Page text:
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Spinning Unemployment

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The current President has changed his tune. He is not longer Tokyo Rose, threatening us with an economic catastrophe. Now, although it may get worse, Obama is confident that the US economy will recover. It’s almost like he took a trip on the Negative Railroad and noticed 140 million Americans still hard at work.

From what I’ve seen, Big Media has followed Barry’s lead. They’re now more apt to look past the still-rising unemployment rate and the 663,000 jobs lost in March. The figures are in scale with January and February, but apparently now it isn’t the end of the world.

Such a change would be refreshing if it was so transparently propaganda. The President and the media wing of the Democrat party are taking both sides of the issue, and showing no evidence of deep thought or critical analysis.

Unemployment is a lagging indicator. Firms try to retain workers through slack periods because it takes non-productive time and non-productive money to hire and train new workers. Layoffs happen when sales have been persistently bad and the managment sees little chance of improvement.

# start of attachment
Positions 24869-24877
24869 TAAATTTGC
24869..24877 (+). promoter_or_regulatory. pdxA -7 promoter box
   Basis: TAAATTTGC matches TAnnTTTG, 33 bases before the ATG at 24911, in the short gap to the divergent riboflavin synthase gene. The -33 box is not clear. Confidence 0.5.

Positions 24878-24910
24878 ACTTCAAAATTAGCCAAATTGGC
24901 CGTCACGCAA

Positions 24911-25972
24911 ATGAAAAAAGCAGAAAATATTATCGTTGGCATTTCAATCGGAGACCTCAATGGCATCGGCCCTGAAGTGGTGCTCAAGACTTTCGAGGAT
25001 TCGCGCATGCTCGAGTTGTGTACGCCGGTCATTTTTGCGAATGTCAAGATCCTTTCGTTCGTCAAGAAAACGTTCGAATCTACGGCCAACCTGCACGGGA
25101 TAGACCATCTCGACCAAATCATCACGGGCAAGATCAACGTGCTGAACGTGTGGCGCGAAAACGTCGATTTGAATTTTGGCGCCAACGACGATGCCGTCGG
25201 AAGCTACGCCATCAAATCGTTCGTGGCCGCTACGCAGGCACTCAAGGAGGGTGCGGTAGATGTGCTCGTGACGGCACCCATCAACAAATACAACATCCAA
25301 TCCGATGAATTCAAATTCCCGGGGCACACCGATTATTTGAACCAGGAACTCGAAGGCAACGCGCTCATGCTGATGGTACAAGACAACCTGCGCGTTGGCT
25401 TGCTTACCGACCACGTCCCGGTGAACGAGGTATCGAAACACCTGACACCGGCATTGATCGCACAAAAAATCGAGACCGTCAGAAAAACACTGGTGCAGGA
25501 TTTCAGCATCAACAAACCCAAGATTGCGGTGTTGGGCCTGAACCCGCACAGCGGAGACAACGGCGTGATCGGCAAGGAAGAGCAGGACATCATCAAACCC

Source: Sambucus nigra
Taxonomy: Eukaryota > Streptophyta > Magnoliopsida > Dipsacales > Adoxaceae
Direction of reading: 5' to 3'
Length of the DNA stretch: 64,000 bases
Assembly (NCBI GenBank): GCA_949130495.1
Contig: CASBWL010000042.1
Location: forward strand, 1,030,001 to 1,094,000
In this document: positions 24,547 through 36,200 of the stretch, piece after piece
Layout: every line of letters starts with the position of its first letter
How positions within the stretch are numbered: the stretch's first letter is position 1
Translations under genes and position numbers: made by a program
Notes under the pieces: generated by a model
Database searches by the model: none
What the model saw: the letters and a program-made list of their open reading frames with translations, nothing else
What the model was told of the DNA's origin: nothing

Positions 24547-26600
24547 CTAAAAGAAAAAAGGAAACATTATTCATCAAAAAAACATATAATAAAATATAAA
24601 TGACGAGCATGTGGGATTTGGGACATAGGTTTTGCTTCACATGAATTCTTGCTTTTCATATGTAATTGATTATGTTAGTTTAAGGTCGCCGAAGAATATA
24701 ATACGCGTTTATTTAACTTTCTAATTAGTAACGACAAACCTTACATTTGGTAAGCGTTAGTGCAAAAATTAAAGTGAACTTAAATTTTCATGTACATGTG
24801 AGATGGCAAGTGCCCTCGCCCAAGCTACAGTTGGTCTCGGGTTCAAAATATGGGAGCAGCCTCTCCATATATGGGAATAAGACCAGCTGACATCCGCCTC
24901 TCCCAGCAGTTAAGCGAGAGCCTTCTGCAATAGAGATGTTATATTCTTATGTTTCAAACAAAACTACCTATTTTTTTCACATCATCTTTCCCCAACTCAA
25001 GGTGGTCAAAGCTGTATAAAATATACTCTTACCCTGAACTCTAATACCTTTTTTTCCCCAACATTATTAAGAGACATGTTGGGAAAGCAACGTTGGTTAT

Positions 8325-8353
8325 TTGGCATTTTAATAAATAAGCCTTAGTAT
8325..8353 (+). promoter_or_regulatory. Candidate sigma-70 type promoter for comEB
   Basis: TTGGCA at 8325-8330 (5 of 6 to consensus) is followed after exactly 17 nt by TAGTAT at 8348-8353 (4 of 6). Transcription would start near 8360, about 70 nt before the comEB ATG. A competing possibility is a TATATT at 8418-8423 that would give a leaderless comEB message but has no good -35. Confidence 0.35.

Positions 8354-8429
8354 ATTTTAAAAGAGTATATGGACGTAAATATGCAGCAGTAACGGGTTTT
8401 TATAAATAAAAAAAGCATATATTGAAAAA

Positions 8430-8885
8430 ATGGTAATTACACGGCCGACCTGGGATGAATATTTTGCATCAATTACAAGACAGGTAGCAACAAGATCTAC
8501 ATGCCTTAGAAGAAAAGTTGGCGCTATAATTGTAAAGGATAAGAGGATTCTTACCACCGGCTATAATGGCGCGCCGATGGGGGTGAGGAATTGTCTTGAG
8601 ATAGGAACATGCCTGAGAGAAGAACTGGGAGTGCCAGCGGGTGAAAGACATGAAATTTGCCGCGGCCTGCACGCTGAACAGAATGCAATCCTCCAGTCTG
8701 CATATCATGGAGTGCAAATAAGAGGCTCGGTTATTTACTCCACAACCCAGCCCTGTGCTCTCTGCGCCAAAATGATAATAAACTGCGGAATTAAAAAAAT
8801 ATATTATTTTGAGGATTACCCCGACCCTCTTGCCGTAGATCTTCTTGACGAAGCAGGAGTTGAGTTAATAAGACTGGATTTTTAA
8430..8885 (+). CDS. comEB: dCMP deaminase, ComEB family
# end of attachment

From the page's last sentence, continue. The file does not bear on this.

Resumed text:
I haven’t yet found a handy reference for the length of the layoff lag. It varies among sectors and with other economic conditions. I’ll imagine it being three months. Management will postpone letting trained workers go for about a quarter.

Then, the January–March job losses reflect conditions in the October–December economic climate. Election season. Remember the gloom of both major candidates? The first round of “emergency” bailouts? That’s the stuff that led to the job loss figures since Barry has become Chairman of the US Economy.

So, it isn’t his fault? Not entirely. He gave no cause for optimism. His promised change was explicitly anti-profit and anti-business. Managers had no reason to expect that they would need workers once Obama got into office. Thus, layoffs abound.

And given two months of Tokyo Rose’s doomsaying, look for continued large job losses through May. The silly porkulus bill offered almost nothing of immediate impact while increasing uncertainty about taxes and regulations. That uncertainty was amplified by the wobbly pronouncements of the Treasury Secretary.

I agree with President Klink. It will get worse. We’ll fall below 140 million employed. (Which, still, really is pretty good by global and historic averages) What I’m not sure about is how the facts will be reported.